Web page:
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100 Figures: The Unseen Art of Quentin Blake

An unprecedented insight into Quentin Blake's private practice as a figurative artist.

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"It shows a superb side to Blake that we had no idea existed." Londonist

Portrayal of the body and gesture is the foundation of Quentin Blake's genius as an illustrator. His lifelong, private practice as a figurative artist has run alongside his world-famous work but has, until now, remained hidden.

The exhibition features large-scale pieces created between 1950-2000, never seen before. This remarkable body of work reveals Blake's experimentation with materials, a more sculptural treatment of form and sensuous use of broad strokes.

When in 1957 I came to the end of my university studies, I would take the train to London once or twice a week to attend a life-drawing class at Chelsea School of Art… when I got home, I would find myself drawing invented figures in invented surroundings. There were two significant results of this experience. One was that I seem to have been able to illustrate figures in any position without reference ever since. The second direction was into oil painting… it has been important and valuable to me to have that too as part of my experience of art.” Quentin Blake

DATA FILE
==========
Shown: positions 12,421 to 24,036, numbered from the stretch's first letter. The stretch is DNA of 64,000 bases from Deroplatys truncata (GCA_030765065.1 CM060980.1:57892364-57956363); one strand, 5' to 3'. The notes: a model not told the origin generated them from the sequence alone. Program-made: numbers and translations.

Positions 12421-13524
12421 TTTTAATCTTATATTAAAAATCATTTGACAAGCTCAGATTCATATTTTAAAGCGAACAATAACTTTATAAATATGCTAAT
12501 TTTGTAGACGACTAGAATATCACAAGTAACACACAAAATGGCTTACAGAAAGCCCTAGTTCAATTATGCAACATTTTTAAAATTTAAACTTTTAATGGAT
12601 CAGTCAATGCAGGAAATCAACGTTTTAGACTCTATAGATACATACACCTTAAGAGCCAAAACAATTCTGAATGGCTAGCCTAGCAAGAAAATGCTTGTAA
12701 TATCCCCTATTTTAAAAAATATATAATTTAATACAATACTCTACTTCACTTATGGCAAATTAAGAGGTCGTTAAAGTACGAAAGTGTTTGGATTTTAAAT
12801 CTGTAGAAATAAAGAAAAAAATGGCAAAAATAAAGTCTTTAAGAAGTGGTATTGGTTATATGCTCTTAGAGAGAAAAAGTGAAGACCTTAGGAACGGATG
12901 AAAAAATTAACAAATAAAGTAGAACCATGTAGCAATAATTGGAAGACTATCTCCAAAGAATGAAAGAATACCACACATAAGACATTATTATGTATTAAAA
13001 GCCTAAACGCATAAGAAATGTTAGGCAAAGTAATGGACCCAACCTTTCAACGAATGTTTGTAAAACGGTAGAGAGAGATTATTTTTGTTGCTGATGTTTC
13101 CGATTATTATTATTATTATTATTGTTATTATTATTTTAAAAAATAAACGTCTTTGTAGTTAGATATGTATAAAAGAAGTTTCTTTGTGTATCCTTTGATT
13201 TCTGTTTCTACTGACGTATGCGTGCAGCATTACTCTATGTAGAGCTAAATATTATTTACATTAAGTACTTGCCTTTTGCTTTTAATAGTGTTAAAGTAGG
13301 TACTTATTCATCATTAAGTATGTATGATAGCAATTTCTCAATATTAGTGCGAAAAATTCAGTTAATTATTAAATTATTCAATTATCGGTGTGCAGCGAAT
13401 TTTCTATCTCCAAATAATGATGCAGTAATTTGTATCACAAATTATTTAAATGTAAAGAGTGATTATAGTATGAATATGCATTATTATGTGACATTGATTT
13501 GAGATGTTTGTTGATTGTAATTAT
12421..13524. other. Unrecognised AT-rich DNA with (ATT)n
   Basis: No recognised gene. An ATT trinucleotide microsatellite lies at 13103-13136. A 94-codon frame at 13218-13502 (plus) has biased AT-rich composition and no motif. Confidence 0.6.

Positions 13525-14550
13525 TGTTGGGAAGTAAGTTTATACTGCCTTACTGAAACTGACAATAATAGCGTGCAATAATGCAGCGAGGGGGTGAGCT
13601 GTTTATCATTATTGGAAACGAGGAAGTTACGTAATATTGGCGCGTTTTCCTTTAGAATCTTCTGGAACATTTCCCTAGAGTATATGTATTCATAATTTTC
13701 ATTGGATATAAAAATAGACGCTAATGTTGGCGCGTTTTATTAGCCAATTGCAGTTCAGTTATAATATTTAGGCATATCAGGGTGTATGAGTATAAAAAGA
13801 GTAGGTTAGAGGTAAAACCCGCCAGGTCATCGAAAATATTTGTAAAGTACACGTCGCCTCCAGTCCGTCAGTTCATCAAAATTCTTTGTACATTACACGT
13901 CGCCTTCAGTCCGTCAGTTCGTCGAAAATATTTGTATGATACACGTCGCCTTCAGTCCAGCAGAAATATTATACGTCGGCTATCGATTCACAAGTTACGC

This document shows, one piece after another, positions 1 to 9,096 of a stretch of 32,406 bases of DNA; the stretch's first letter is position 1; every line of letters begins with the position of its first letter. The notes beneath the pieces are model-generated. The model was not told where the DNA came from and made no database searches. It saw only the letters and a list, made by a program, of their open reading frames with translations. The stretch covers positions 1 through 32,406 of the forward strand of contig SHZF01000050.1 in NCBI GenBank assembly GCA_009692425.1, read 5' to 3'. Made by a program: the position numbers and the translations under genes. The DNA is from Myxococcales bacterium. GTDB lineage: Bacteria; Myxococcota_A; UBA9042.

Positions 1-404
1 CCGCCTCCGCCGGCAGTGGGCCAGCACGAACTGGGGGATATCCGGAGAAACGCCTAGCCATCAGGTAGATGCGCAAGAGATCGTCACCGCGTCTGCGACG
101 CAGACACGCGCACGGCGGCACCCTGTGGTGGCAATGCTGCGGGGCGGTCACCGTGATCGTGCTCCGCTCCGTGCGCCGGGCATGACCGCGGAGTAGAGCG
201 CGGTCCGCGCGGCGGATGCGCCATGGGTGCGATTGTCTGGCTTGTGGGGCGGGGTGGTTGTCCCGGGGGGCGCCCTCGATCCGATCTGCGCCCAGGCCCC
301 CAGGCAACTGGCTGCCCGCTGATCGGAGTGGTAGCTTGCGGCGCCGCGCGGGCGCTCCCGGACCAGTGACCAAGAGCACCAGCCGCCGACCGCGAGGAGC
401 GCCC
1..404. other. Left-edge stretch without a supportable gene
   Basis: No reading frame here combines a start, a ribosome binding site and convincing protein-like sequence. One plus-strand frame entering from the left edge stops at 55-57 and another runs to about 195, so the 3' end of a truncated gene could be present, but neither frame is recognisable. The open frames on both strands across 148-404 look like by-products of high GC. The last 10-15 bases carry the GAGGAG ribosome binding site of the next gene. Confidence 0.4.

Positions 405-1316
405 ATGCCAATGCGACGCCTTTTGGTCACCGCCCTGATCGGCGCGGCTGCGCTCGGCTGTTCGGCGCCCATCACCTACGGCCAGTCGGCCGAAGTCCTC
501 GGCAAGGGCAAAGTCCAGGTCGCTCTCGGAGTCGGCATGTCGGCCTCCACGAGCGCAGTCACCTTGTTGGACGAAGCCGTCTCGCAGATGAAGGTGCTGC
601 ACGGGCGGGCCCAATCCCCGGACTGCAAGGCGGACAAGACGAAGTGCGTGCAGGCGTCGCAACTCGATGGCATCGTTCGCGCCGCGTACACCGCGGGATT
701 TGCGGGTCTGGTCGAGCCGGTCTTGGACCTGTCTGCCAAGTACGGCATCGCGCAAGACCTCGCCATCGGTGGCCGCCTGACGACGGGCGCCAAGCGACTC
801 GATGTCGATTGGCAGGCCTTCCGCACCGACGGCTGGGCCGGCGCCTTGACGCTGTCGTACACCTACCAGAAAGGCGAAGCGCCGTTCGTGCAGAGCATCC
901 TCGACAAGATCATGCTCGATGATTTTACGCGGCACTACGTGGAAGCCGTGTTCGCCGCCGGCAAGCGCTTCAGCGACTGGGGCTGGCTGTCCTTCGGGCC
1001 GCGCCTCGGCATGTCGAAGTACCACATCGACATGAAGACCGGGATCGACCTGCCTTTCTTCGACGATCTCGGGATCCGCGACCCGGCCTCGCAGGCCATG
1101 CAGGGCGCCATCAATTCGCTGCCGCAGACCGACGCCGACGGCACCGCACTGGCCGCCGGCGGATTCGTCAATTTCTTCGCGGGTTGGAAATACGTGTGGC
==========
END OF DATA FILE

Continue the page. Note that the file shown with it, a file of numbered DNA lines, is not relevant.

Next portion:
The exhibition is accompanied by a 128-page book published by Tate in association with House of Illustration.